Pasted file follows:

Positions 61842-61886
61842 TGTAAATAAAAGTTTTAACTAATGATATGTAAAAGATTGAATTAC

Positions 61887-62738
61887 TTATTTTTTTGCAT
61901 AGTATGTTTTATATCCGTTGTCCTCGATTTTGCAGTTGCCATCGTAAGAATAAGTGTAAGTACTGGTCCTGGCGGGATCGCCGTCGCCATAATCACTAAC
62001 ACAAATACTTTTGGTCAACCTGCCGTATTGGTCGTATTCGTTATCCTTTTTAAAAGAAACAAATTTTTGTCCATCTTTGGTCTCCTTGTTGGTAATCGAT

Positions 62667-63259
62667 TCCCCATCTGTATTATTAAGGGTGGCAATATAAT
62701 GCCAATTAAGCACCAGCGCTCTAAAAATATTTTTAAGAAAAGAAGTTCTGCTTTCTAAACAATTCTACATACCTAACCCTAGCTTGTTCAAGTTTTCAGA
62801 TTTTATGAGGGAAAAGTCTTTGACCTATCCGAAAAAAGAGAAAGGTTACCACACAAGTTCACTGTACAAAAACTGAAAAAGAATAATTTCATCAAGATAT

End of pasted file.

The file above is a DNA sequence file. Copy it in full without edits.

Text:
Positions 61842-61886
61842 TGTAAATAAAAGTTTTAACTAATGATATGTAAAAGATTGAATTAC

Positions 61887-62738
61887 TTATTTTTTTGCAT
61901 AGTATGTTTTATATCCGTTGTCCTCGATTTTGCAGTTGCCATCGTAAGAATAAGTGTAAGTACTGGTCCTGGCGGGATCGCCGTCGCCATAATCACTAAC
62001 ACAAATACTTTTGGTCAACCTGCCGTATTGGTCGTATTCGTTATCCTTTTTAAAAGAAACAAATTTTTGTCCATCTTTGGTCTCCTTGTTGGTAATCGAT

Positions 62667-63259
62667 TCCCCATCTGTATTATTAAGGGTGGCAATATAAT
62701 GCCAATTAAGCACCAGCGCTCTAAAAATATTTTTAAGAAAAGAAGTTCTGCTTTCTAAACAATTCTACATACCTAACCCTAGCTTGTTCAAGTTTTCAGA
62801 TTTTATGAGGGAAAAGTCTTTGACCTATCCGAAAAAAGAGAAAGGTTACCACACAAGTTCACTGTACAAAAACTGAAAAAGAATAATTTCATCAAGATAT